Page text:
They set up a call centre to provide information as well as an awareness campaign on social media, as the Israeli health ministry’s website only provided coronavirus updates in Hebrew.
According to a March 10 statement from Adalah, the Legal Centre for Arab Minority Rights in Israel, Arabic-language updates had been issued only after significant delays, despite Palestinians accounting for 20 percent of Israel’s total population.
The ministry’s social media posts and smartphone app were also only accessible in Hebrew, leaving many Palestinians uninformed and constituting an “immediate danger to public health”, according to Adalah lawyer Aiah Haj Odeh.
The alliance also set up four medical tents for quarantine at two hospitals to take the temperature of patients before letting them in, to avoid the spread of infections.
“In Jerusalem, we saw the coronavirus crawling towards our community and we needed to take things in our hands since the Israeli authorities have neglected us and the Palestinian Authority cannot operate here,” Ahmad Budiri, a spokesman of Jerusalem Alliance, said.
“We started this alliance to fill this vacuum. We couldn’t wait and weep, and now after four weeks we have succeeded to at least achieve some projects on the health awareness volunteer communication and logistical aspects.”
Namour told Al Jazeera that according to the Israeli health ministry, Palestinian patients infected with coronavirus will be treated equally in Israel and East Jerusalem, whether they have Israeli health insurance or not.
But Nadine Lama, 33, who has lived in East Jerusalem for the past seven years since she got married, has her doubts.
She is worried as she only has temporary residency and not the blue Jerusalem ID card that provides Israeli health insurance.
“It feels like someone is suffocating me … Once the situation turns more serious, I’m afraid how the authorities will deal with the people,” Lama told Al Jazeera.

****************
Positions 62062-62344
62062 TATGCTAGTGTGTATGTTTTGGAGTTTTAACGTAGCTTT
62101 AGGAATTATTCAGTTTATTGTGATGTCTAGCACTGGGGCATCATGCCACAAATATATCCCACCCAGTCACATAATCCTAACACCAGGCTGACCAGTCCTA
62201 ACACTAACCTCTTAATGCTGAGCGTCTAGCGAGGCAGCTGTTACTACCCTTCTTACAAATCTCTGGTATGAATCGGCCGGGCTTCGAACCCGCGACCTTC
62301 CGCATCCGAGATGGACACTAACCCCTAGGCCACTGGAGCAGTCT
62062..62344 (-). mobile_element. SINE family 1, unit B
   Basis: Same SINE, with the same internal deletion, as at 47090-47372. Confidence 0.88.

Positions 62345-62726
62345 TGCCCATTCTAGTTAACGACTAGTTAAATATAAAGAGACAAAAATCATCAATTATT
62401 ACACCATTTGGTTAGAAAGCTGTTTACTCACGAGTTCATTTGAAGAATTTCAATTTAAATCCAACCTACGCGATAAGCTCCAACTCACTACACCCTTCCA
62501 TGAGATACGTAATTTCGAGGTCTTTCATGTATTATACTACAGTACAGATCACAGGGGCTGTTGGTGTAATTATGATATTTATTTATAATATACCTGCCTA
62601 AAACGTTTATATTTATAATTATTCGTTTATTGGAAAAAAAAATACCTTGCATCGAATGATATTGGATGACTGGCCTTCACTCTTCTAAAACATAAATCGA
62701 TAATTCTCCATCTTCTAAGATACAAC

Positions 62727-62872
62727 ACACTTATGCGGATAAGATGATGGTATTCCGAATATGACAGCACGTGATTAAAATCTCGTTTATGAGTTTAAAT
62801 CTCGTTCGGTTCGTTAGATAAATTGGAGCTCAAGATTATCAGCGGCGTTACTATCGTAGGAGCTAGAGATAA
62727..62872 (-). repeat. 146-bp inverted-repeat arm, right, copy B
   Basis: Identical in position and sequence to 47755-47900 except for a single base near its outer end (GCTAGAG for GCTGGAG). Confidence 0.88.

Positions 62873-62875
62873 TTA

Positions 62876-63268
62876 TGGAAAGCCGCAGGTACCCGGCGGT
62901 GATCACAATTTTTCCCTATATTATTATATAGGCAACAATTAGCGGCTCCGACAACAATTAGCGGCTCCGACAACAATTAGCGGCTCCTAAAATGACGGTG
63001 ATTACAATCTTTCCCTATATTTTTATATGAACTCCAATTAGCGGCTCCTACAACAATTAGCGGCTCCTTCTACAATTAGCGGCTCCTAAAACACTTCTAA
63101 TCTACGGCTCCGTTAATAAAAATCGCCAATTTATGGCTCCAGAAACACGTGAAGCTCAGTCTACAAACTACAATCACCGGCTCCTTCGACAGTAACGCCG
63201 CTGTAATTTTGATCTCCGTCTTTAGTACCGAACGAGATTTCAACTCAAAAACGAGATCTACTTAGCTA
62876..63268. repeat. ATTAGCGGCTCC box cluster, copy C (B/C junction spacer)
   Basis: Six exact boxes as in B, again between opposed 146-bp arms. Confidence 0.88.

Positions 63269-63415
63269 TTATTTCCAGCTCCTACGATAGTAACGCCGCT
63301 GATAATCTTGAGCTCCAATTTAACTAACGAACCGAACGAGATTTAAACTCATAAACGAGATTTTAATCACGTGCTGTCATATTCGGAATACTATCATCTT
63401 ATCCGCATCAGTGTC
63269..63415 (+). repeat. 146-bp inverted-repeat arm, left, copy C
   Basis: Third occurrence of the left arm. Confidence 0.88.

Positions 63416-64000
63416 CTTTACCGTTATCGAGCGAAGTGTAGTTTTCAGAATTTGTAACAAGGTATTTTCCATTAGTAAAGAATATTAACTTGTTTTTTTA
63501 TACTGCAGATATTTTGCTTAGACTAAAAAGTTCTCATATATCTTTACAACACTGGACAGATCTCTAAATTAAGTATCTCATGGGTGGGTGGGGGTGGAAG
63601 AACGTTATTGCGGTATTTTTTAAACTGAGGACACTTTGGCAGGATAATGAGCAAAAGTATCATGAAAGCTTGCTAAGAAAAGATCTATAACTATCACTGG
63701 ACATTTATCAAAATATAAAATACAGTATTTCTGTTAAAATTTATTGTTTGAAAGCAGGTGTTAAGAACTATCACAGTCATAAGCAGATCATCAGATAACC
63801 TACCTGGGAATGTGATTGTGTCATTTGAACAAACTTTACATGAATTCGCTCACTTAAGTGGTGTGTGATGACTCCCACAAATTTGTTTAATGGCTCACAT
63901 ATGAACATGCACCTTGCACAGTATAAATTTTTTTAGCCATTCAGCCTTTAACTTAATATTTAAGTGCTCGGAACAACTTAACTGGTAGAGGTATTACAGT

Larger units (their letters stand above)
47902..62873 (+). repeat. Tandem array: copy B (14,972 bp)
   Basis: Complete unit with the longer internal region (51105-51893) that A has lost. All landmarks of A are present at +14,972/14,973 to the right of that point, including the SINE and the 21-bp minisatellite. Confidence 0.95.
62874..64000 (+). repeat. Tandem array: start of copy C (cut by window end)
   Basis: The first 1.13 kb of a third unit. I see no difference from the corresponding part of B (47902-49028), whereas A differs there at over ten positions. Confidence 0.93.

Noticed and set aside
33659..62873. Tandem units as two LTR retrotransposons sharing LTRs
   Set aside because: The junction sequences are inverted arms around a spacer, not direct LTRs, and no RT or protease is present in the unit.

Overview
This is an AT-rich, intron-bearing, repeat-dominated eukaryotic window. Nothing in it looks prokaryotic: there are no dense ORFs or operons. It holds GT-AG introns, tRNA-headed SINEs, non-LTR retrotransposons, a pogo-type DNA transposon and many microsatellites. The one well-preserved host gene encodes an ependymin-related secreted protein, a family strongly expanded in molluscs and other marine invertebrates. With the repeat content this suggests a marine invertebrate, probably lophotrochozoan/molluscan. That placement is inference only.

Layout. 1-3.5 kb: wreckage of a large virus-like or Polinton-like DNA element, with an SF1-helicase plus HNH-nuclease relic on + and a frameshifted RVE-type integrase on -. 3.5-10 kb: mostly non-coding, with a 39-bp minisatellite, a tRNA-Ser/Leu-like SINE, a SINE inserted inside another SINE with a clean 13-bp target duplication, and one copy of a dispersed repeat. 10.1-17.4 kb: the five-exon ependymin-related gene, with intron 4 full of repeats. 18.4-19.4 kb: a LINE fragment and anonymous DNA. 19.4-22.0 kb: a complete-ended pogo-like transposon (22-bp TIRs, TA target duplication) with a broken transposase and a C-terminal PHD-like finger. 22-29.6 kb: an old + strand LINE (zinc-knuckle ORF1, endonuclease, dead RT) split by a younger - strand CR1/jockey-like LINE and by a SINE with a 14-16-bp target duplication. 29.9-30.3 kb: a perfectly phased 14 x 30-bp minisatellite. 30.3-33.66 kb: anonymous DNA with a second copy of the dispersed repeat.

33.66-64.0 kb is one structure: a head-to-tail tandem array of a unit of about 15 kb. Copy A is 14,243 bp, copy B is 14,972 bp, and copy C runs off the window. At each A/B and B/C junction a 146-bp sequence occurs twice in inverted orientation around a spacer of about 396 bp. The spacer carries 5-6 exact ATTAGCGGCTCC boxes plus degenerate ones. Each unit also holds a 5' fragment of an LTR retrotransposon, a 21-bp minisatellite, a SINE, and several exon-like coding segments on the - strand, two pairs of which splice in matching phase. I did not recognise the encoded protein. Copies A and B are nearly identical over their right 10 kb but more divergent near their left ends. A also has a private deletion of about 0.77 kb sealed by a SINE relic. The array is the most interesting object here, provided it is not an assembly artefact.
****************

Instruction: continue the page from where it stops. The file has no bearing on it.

“Maybe they’ll have priorities. I saw the Palestinian employee who was thrown by the Israeli ambulance outside a checkpoint in the West Bank without any care.
“I’m reading the news about Palestinian employees inside Israel returning back to West Bank because the Israelis are not treating them in their hospitals – despite the fact that they have health insurance inside Israel.”
Media reported in March the case of a Palestinian labourer working in Israel who had suspected coronavirus symptoms.
Instead of being treated in a hospital, his Israeli employer reportedly called authorities who picked him up, drove him to the West Bank side of a checkpoint, and left him there – throwing him on the ground.
In a video circulated on social media, Palestinians there found the ill man lying on the ground with an extremely high fever, struggling to breathe, and unable to move his body.
Suhad Qaissy, 47, is also worried as the medicine she takes for her rheumatism compromises her immunity.
Despite living in East Jerusalem for the past 24 years, she and her daughter have never received the ID card, a big concern for them.
“In ordinary days it’s not easy to reach the hospital because I don’t have a blue ID, and now with all movement restrictions it’s impossible,” she said.
“I’m afraid if the police catch me they will throw me outside one of the checkpoints like they did with that employee who was working inside Israel.
“I am afraid and there’s nothing I can do but to pray to God.”
With additional reporting by Dareen Jubeh in occupied East Jerusalem